The second post in our student loan refinancing companies series focuses on Credible, a student loan refinancing marketplace that gives you access to multiple lenders with just one application.
Credible doesn’t do any lending itself, but rather aggregates personalized offers from different lenders, including banks and online companies. This allows you to apply for refinancing with multiple lenders all in one place.
With private student loan interest rates on the rise, and the high cost of college forcing many students and parents to take on debt to pay for college, student loan refinancing has emerged as an option for borrowers to reduce their interest rates (depending on their credit score) and save money on repayment.
Find out why you should consider refinancing your student loans, and learn about SoFi, one of the best-known student loan refinancing companies.
Student loan debt isn’t just a problem for millennials. It’s following baby boomers into retirement as well.
The government has collected about $1.1 billion from Social Security recipients of all ages to go toward unpaid student loans since 2001, including $171 million in 2015, the Government Accountability Office said in December.
While you hear the most about students borrowing high debt to pay for college, parent debt is usually overlooked–even though it makes up a significant portion of the country’s $1.2 trillion in student debt.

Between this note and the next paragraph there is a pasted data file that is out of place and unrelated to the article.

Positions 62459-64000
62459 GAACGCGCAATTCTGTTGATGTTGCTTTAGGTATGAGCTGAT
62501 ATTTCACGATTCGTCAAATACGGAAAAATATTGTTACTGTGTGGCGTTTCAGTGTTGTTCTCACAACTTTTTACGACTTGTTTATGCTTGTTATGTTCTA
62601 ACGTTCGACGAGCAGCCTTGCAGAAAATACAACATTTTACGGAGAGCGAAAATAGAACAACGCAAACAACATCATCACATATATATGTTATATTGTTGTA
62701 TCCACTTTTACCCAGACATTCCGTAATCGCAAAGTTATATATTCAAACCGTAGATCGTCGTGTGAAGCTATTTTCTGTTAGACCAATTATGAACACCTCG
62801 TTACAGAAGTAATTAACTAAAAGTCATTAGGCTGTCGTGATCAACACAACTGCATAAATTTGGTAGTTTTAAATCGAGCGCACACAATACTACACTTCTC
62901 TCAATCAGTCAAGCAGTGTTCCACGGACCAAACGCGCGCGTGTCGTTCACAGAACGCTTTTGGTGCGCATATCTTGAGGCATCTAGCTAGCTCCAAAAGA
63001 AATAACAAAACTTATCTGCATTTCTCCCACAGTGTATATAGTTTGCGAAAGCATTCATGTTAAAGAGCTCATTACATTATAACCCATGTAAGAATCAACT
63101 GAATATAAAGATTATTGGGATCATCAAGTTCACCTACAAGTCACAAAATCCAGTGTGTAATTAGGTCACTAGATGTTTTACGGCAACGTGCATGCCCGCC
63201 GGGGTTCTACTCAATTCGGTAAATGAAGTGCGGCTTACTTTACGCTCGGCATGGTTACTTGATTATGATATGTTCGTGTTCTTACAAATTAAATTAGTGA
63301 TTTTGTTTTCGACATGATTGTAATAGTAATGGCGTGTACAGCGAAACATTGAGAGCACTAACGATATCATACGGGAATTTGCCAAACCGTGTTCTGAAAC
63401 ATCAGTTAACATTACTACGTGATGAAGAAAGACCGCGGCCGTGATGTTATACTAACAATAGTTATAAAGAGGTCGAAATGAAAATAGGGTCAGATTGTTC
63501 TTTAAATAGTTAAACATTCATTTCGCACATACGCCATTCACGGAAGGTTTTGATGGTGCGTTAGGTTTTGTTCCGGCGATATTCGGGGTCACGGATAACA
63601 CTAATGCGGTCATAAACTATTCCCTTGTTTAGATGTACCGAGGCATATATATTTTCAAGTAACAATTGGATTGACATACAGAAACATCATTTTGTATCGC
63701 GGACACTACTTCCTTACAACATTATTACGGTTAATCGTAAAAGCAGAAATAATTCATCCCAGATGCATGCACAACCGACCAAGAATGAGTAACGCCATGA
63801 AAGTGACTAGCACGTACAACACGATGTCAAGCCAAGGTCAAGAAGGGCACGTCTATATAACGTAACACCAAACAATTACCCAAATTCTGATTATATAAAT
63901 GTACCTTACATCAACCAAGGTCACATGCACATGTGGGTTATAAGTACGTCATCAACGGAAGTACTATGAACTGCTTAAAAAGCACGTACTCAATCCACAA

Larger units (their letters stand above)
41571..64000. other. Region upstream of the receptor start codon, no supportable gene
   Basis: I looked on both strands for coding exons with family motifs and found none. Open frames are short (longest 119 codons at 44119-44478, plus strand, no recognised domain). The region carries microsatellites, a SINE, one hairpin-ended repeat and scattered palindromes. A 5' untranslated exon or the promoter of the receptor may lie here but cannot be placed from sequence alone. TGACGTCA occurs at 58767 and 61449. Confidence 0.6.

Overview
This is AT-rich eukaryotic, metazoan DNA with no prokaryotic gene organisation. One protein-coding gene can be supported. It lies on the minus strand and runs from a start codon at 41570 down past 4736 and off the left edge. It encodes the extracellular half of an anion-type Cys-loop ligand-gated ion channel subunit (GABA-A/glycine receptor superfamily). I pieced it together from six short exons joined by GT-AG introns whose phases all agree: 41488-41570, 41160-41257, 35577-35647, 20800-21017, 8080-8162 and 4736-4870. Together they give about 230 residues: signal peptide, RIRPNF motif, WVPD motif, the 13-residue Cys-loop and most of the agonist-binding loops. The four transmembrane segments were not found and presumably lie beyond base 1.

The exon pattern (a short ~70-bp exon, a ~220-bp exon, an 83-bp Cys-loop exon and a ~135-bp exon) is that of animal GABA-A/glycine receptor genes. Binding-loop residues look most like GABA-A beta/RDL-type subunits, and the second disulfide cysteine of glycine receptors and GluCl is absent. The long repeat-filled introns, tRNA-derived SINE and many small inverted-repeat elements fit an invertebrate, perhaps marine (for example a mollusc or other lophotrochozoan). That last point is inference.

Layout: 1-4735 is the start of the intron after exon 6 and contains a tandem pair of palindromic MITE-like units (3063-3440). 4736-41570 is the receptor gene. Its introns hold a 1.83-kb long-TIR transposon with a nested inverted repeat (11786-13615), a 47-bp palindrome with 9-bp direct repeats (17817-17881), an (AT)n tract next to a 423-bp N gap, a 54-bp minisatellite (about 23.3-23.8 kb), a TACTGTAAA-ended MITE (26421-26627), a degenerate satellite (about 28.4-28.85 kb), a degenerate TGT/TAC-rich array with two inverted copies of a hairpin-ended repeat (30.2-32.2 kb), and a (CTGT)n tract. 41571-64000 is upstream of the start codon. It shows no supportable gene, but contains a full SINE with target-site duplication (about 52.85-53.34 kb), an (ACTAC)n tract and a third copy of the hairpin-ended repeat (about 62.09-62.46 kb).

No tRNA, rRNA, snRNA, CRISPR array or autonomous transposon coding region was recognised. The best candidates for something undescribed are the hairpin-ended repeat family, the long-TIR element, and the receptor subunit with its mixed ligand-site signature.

A recent study shows that about 3 million parents have $71 billion in federal student debt, in the form of Parent PLUS loans they took out to pay for their children’s college, according to Bloomberg Business.
While college costs continue to rise, there’s some good news for students who will be enrolled in college this fall: lower student loan interest rates.
Interest rates on federal student loans for the 2015-16 school year will drop by more than one-third of a percentage point, according to Inside Higher Ed.
A few years ago, the government reformed its Parent PLUS loan program and tightened credit standards for issuing loans to parents to help pay for college.
While this reform may have reduced predatory lending, it may have had an unintended negative consequence as well: reducing the number of black students in college, according to a new report from Hechinger Report.
The good news? The government has finally come to an agreement on student loan interest rates and agreed to lower rates through the 2015 academic year.
The bad news?After 2015, rates would likely climb higher than they were this past spring.